Then there is the effect of noise on social behavior. The U.S. report "Noise and its effects" (Administrative Conference of the United States, Alice Suter, 1991) says: "Even moderate noise levels can increase anxiety, decrease the incidence of helping behavior, and increase the risk of hostile behavior in experimental subjects. These effects may, to some extent, help explain the "dehumanization" of today's urban environment."
Excerpted from a CNN 2010 Opinion article from 10/10/2010 by Julian Treasure, the author of "Sound Business."
Edward L. Sadowsky of Long Island City complains that officials have not muffled the fans in a building visible from his 39th floor apartment. Below: The fans seen from Sadowsdky's window.
In New York City, industrial fans that clean subway airspace when workers are making repairs are driving people to distraction – and sleepless nights. In fact, for some residents of Queens the noise from the fans makes sleep virtually impossible.
They have been in place for decades and sound like a giant rattle shaken at great speeds, unrelentingly and with no set pattern. One weekend they might run for just an hour, the next weekend for 24 hours straight. At a subsidized housing complex for the elderly that sits right next to the fans, the sound became so intense and lasted so long, people approached the building’s superintendent crying because the noise prevented them from sleeping.
The fans are necessary for maintenance crews to do their jobs. However, the sound that one neighbor compares to “a blender running at full speed on the pillow next to him,” and another to the roar of a jet engine just before takeoff, the potential for serious health effects is high. .
“I wear earplugs, I put a pillow over my head, but I still can hear it,” said Nancy Haitch, who lives on the 11th floor of the building, Citylights, the first residential high-rise built in what was once an industrial wasteland.
Area residents affected by the fan noise have lodged complaints through the city’s 311 system and with the Metropolitan Transportation Authority, but to no avail.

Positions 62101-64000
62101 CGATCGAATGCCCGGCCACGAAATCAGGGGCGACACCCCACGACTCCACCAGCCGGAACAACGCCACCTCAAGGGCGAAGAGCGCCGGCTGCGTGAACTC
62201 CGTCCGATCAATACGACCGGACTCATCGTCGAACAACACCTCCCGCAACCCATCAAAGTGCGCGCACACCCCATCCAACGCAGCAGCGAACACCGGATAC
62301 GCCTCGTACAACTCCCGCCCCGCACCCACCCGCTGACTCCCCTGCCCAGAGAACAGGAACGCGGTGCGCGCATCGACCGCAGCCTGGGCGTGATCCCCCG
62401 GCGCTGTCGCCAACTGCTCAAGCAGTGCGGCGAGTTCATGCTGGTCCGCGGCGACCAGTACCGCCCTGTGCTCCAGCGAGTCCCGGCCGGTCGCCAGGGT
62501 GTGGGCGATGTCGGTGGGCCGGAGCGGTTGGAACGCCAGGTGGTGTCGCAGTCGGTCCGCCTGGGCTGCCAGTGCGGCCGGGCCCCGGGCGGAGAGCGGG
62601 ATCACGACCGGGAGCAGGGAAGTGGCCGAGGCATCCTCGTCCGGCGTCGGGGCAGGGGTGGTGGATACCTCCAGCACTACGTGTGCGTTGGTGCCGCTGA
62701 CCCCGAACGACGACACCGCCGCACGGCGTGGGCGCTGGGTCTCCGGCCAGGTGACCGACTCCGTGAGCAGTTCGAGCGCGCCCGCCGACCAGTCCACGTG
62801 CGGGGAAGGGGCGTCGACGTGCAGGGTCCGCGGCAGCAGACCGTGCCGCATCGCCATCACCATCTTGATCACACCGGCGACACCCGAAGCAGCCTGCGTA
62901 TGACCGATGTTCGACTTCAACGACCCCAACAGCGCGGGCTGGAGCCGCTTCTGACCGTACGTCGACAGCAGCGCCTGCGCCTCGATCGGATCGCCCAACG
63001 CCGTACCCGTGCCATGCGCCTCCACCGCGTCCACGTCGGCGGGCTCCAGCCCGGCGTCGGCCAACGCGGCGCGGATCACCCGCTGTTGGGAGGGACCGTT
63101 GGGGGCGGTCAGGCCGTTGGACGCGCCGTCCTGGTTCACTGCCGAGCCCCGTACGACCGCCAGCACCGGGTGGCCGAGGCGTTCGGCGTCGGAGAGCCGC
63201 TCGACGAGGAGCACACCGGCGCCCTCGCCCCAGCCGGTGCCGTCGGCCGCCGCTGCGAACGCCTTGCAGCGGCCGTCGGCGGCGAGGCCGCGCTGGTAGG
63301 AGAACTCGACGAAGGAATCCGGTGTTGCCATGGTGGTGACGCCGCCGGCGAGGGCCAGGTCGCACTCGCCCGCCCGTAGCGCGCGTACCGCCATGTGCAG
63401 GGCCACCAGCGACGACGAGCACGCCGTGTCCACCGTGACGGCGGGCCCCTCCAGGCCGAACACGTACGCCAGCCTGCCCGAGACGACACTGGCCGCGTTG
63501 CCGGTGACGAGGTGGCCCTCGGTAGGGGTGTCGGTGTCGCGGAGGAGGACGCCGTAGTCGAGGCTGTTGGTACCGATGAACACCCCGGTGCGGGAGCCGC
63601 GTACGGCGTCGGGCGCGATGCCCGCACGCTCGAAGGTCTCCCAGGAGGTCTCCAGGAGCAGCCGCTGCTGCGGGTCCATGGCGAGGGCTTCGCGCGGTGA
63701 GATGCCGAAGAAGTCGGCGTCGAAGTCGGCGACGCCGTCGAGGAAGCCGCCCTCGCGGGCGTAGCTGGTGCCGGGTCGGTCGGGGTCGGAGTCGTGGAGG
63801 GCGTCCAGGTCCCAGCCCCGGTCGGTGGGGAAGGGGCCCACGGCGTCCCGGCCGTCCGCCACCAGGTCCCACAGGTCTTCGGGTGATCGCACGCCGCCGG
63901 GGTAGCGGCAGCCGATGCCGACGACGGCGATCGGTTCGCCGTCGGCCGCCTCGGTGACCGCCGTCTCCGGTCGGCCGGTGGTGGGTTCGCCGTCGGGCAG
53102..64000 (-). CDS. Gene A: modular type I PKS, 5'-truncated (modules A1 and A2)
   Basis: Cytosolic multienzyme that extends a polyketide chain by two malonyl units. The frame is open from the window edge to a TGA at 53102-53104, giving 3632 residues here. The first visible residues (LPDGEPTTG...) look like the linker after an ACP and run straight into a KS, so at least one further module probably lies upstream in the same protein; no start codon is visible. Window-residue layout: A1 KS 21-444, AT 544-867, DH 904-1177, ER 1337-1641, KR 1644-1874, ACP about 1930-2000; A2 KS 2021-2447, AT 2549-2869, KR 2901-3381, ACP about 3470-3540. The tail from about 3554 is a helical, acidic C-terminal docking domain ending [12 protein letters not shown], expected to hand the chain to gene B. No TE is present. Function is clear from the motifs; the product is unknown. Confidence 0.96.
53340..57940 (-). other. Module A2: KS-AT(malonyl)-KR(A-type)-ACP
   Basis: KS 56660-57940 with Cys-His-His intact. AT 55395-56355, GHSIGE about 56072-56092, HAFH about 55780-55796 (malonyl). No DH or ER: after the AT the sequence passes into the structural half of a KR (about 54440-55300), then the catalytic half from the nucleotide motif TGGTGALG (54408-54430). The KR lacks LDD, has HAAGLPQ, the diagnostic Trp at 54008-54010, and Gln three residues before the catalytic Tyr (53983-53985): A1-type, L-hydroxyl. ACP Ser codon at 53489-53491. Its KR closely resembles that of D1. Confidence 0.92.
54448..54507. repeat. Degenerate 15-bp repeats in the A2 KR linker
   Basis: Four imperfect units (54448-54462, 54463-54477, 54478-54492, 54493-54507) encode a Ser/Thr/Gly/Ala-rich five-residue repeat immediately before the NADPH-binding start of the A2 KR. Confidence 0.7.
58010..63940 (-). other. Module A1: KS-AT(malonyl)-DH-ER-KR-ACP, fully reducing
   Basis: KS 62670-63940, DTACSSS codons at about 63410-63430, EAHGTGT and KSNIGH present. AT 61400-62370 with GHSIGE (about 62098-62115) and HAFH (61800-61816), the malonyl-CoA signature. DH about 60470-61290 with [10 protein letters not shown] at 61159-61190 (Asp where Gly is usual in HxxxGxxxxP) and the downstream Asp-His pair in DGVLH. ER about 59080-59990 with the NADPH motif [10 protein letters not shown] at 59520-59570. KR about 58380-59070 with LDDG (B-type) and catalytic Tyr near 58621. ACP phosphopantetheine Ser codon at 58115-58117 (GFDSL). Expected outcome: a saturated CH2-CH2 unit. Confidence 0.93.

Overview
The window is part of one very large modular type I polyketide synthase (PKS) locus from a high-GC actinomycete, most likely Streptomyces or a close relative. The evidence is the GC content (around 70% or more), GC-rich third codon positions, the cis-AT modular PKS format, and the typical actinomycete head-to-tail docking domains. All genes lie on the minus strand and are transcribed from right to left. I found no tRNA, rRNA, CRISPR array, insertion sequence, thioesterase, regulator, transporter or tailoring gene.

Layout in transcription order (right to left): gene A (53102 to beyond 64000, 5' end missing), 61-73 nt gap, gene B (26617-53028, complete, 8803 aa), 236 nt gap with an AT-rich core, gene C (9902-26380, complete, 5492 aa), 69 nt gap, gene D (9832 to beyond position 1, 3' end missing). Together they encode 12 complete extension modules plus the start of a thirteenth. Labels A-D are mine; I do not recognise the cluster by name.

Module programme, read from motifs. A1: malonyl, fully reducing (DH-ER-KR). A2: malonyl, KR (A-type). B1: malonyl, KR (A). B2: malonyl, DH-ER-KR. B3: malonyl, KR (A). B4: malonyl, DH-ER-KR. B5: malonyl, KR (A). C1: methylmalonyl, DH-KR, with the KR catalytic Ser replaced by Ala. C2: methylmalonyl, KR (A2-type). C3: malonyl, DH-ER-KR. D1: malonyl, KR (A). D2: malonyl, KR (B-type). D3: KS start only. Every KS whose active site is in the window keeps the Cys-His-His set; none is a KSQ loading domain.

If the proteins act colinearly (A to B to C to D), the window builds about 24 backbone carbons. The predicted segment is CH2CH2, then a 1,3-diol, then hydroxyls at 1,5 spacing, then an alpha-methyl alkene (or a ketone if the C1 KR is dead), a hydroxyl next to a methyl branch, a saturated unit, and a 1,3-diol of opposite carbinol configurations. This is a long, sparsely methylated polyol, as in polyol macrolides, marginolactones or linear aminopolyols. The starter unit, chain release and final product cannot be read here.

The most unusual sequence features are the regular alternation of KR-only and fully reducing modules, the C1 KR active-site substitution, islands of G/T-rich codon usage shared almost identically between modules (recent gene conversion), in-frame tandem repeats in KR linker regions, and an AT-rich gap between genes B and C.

Transit officials say that it would cost $300,000 to muffle the noise, but that money would be hard to come by with the agency facing serious financial problems. The authority offered a reprieve last weekend: It instead turned on fans in Manhattan, on the eastern edge of Tudor City, according to a transit worker stationed by the fans in Queens.
“These are real people, and it’s real lives being affected,” said Councilman Jimmy Van Bramer, who represents the neighborhood affected by the fan noise and organized the meeting. “We’re talking about sleepless nights here, not just an inconvenience.”
Charles F. Seaton, a spokesman for New York City Transit, which operates the subway and bus service, could not say when the fans would come on during this period.
“I don’t have the schedule in front of me,” he said in an interview. Mr. Seaton added that while the agency has been considering a couple of alternatives to address the problem, “It would be a little bit premature to say what they are and how they would affect the fans’ noise.”
At Citylights — which has 42 floors and offers breathtaking views of the city — the noise has become the topic of conversation among neighbors who bump into one another in the lobby, in an elevator or at the lounge next door. And in some ways, it has brought them closer together. Mr. Christie, an office manager who has lived in the building since 1997 when it welcomed its first residents, said that though he welcomes the camaraderie, he is more concerned with how the noise might be affecting his health.
“I find myself going to bed at night wondering if the fans will come on and wake me up,” Mr. Christie, 44, said. “This unpredictability is psychologically draining, and after a while, it really gets to you.”
Excerpted from an article by By Fernanda Santos, New York Times